Yareli Arizmendi confronts immigration issues head-on in 'A Day Without a Mexican'
In the mid-1990s, husband-and-wife filmmaking team Yareli Arizmendi and Sergio Arau found themselves in the Big Apple on December 1, known in New York City as "A Day Without Art."
"This is a single day in the year when the city shuts down all the museums and galleries so people can think about what a day without art would be like," Arizmendi explained to the Current during a visit to San Antonio. "They are commemorating the work of people, as artists, who have died of AIDS."
Realizing the power of the message, Arizmendi turned to her husband and offered an idea: "I told `Sergio`, 'You know what we need? We need a day without a Mexican in California. That way they can miss us.' You don't know what you've got until you lose it."
The inspiration for the short film A Day Without a Mexican was born, and with it came other revelations about why a film documenting the importance of Mexican citizens and Mexican undocumented immigrants in the United States should be made. "We wanted to - for California specifically - value Hispanic contributions," Arizmendi said. "We wanted others to see us as people who participate and give."
Arizmendi and Arau were also motivated by their opposition to California Governor Pete Wilson and Proposition 187, which was on the ballot in 1994. In a nutshell, Prop 187 stated, "The People of California ... are suffering economic hardship caused by the presence of illegal aliens ... " They were also disappointed when Arau emigrated to the United States, as a filmmaker, musician, and artist, and was not taken seriously as a Mexican professional.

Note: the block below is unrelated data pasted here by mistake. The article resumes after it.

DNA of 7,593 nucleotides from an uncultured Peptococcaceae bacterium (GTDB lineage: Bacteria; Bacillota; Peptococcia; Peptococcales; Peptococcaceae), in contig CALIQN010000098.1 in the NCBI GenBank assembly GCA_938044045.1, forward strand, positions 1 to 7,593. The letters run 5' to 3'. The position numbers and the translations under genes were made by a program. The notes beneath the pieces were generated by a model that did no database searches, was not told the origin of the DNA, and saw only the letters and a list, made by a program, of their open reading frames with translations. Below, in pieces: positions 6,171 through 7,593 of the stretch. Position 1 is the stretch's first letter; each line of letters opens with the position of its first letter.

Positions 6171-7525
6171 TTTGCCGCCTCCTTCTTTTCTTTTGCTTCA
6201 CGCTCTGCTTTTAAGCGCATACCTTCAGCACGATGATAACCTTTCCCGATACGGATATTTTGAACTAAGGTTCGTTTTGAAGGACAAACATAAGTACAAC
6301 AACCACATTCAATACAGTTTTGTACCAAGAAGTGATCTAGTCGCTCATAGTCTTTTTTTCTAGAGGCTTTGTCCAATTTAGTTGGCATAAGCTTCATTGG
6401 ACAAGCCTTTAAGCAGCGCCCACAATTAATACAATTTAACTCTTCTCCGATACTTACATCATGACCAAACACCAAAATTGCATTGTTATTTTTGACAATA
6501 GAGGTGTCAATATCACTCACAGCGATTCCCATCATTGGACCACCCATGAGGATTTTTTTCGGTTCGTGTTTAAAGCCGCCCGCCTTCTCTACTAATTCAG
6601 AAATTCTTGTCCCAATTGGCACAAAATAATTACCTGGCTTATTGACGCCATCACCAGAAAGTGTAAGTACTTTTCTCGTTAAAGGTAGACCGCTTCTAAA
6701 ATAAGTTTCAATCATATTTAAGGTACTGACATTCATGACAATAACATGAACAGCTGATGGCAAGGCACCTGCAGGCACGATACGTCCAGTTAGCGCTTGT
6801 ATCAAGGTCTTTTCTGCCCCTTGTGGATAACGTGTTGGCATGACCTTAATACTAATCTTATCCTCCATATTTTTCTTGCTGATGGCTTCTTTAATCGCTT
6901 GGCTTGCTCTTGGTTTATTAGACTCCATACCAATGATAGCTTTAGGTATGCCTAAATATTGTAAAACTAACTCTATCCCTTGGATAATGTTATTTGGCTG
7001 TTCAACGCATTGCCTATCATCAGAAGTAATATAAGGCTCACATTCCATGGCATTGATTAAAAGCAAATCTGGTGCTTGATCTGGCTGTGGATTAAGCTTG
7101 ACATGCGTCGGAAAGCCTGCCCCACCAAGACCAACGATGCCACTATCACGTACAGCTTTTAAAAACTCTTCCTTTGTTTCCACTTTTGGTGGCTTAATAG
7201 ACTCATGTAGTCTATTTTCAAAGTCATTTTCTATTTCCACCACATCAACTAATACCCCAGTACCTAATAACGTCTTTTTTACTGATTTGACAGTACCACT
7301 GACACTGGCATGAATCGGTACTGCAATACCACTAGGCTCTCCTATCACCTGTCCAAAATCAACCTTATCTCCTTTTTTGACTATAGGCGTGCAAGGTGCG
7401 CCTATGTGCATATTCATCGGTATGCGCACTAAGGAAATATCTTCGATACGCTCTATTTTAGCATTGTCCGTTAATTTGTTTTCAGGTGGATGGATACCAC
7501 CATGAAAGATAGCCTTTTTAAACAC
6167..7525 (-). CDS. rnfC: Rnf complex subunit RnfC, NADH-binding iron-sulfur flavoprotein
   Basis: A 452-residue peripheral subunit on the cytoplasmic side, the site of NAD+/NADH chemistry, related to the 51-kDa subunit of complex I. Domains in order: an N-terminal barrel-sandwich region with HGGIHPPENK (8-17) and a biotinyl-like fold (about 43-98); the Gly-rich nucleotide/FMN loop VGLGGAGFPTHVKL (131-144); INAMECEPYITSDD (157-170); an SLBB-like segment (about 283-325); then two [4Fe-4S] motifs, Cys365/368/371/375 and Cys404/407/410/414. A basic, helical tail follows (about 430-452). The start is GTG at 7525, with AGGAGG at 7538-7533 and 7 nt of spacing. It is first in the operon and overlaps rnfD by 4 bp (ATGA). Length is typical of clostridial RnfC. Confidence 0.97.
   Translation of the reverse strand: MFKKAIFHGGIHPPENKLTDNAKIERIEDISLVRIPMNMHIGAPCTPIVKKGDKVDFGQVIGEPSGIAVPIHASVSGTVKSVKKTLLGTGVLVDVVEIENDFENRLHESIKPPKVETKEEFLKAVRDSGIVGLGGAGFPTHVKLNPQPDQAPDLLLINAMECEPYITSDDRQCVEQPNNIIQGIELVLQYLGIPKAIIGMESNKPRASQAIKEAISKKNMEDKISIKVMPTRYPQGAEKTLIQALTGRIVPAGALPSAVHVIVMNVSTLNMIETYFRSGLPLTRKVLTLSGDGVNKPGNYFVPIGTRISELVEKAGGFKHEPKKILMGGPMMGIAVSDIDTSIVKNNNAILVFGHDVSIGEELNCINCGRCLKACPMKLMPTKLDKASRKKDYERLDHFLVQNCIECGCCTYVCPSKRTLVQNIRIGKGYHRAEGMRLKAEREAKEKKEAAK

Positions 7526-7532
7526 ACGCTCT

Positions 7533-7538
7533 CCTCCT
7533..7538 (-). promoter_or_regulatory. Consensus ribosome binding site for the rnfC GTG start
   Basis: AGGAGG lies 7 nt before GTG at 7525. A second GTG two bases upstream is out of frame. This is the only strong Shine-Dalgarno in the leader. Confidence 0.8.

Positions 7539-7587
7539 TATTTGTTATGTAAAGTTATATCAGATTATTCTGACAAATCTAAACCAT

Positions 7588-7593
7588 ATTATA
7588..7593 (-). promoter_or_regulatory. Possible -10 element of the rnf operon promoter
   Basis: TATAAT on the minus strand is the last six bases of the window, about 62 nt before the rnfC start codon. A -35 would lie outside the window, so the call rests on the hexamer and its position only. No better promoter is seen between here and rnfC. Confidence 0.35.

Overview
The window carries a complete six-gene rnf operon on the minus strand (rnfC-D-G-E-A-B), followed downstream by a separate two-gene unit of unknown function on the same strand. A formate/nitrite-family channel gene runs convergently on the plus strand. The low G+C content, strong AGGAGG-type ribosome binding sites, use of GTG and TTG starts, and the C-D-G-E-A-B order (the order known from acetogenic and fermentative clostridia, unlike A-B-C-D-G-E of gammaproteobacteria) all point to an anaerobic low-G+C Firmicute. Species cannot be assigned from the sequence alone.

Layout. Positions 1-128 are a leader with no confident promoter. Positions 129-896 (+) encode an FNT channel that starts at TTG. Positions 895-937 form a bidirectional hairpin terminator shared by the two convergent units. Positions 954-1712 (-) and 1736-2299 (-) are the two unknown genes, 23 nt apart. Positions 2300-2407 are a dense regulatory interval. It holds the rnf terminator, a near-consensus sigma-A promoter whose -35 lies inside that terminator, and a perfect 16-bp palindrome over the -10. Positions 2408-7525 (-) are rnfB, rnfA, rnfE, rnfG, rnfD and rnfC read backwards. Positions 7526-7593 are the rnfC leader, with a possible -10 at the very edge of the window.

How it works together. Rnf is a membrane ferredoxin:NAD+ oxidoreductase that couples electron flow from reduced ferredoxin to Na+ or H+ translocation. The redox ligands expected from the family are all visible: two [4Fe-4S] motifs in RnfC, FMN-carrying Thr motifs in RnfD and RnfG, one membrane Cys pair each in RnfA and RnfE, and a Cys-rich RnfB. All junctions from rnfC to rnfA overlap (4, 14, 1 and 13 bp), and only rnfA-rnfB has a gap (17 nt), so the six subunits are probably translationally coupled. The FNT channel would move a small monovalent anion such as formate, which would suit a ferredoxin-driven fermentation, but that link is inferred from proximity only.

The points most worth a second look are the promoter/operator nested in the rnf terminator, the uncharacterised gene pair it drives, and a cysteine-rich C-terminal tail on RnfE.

"I got here and I did not exist," Arau said. "It's like I disappeared."
A Day Without a Mexican follows the lives of the people of California during an imaginary 24 hours in which a mysterious pink fog surrounds the state and somehow causes all the Mexicans to disappear. Cuban-Mexican-American Arizmendi, best known for her role in the film Like Water For Chocolate, plays the lead character Lila Rodriguez, a news reporter who is the only Mexican that does not vanish. Lila becomes an icon of hope to a state that is now suffering from the lack of laborers that have gone missing.
By weaving actual statistics into the narrative, the filmmakers were able to supply crucial facts while making the spoof as entertaining and comedic as possible. "When comedy is involved, people are more relaxed and more receptive to what you are saying," Arizmendi said. "We needed to put information in there, but in a creative way so it wouldn't go over people's heads."
Arizmendi said that the film's website (www.adaywithoutamexican.com) has seen incredible activity in the chat rooms. "People started with one-liners, cursing at each other, then it expanded into full paragraphs and then into life essays. We were like, 'OK, we've obviously hit a spot where people need space to explain, express and exchange information.'"
Through this kind of dialogue, Arizmendi feels that the nation can get to the root of the immigration problem, one that she says does not begin in the U.S., but in the countries immigrants are fleeing.
"It doesn't just have to do with 'What is the United States going to do?'" Arizmendi says, "it's 'What is happening in the economies that are sending these people out of their country?'
"It's not just Mexicans in the United States. It's Moroccans in France, Turks in Germany, Africans in Italy. Everyone is displaced. There is something going on economically and a need for these people to migrate. We have to find this reason." •